Maybe (Maybe Not), Robert Fulghum, 1993
In the mid-90s, I had a 50-mile, one-way commute to work to Parsippany, NJ. I got a library card for the Morristown library (which was easier to get to than the Parsippany branch) and started checking out books on tape, mostly abridged.
This was the book that I had checked out in 1996 just before a blizzard, which dropped two feet of snow in New York City and more in New Jersey. I listened to this book on my Walkman over the course of a two-and-a-half-hour commute by subway and railroad. I bring this up so that you can get a complete picture of how early I got up, how long I traveled and how much snow was piled on the ground outside that Morris Plains station where I waited for a bus that went near my office complex. Imagine that you were in a car driving down that street just as I was listening to Fulghum explain the events surrounding the time he conducted the Minneapolis Chamber Symphony as it played the last movement of Beethoven's Ninth.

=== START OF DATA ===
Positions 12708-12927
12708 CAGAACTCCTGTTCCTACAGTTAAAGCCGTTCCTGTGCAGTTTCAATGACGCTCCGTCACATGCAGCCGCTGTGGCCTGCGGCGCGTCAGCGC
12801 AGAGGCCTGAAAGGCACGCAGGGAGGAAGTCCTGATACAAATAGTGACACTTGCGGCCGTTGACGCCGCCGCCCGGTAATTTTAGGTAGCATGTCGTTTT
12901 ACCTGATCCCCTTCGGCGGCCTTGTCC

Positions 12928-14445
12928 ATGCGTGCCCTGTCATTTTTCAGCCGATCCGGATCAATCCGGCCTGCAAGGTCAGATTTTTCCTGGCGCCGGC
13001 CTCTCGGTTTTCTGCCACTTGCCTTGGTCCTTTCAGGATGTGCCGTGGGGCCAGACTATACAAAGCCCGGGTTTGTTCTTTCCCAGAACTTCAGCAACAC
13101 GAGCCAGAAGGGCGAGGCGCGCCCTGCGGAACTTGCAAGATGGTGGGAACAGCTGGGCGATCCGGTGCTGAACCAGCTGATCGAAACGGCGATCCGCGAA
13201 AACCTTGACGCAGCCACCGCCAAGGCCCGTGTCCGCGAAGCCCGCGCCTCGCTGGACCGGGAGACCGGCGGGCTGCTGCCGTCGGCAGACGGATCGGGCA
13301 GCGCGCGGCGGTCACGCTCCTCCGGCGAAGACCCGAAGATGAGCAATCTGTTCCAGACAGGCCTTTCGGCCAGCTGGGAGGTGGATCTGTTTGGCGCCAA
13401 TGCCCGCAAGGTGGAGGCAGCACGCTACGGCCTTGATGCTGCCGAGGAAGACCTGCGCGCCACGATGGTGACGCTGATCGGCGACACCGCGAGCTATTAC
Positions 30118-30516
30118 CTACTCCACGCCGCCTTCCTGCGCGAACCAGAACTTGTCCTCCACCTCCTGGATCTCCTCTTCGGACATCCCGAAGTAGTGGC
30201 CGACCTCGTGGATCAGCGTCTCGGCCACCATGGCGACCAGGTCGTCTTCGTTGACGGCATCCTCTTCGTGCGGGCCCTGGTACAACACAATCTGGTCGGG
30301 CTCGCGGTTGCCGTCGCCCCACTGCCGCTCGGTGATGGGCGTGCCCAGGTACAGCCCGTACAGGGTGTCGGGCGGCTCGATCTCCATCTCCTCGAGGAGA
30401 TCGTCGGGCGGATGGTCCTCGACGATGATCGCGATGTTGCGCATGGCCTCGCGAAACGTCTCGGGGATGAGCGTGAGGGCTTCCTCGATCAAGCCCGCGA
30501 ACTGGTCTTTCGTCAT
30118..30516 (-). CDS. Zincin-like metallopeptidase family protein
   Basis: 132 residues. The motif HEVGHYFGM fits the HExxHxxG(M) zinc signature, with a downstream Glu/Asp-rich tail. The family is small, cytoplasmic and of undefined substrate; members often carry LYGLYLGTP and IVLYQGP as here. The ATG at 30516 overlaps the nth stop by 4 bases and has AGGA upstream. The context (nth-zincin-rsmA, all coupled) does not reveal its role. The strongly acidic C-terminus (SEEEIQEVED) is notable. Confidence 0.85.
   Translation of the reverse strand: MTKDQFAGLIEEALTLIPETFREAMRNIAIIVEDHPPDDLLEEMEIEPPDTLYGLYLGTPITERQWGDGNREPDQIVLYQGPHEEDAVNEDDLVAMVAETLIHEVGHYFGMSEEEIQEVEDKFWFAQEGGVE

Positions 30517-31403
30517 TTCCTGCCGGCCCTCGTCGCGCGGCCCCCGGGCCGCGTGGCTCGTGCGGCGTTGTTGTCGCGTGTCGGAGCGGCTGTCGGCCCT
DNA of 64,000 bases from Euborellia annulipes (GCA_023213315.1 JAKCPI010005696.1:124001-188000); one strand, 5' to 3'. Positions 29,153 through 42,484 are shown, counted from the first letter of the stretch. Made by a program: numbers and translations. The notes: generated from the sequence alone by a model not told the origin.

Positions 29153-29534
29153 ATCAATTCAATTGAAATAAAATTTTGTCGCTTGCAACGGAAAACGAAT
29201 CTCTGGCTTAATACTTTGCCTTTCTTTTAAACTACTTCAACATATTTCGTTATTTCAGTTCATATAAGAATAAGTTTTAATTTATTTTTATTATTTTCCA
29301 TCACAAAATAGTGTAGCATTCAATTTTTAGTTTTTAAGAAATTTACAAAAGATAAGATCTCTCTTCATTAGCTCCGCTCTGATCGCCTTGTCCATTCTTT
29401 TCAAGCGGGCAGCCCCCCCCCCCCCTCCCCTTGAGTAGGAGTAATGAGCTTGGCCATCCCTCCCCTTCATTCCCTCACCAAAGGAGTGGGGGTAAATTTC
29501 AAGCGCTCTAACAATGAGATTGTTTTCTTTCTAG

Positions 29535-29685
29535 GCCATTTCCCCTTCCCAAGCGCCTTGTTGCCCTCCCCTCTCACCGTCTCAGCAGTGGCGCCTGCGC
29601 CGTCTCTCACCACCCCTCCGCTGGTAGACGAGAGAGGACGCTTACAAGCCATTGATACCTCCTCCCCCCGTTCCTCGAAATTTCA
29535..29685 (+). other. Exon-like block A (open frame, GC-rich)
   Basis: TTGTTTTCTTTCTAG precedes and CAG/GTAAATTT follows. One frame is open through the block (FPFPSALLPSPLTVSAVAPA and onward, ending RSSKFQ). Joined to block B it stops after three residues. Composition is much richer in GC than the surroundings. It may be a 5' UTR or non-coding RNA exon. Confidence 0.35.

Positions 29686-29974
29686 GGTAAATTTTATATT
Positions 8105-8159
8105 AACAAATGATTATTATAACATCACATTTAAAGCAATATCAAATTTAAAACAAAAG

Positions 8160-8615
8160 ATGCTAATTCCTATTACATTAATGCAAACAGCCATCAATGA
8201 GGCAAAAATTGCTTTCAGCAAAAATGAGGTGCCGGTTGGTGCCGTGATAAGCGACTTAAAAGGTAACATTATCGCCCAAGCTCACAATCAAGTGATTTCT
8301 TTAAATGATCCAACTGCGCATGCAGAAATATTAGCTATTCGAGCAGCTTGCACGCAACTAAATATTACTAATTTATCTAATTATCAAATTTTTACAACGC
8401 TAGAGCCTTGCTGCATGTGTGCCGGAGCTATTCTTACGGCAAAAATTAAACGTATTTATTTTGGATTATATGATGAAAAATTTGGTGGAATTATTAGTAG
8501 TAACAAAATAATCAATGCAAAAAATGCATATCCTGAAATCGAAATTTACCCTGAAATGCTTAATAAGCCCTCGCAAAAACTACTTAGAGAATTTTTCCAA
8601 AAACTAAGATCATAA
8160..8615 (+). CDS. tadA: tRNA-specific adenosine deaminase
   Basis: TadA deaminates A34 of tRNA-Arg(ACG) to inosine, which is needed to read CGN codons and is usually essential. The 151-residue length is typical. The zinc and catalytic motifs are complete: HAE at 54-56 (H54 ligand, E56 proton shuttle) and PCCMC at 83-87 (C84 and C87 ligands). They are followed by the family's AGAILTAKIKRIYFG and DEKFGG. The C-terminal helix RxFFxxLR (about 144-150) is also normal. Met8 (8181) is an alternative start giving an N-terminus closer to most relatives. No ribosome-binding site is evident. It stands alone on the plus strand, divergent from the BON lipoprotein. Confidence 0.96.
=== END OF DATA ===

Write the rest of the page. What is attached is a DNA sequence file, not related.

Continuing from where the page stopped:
You would have asked yourself, why is that guy in a suit, carrying a briefcase and standing in a three-foot drift with the frozen wind blowing snowflakes in his face laughing hysterically??
When I saw a copy of this book years later, I had to read it unabridged. It was as good as it was eight years earlier although I didn't have Fulghum's voice reading it to me. Even if you don't read self-help or inspirational or religious books, this is one to read.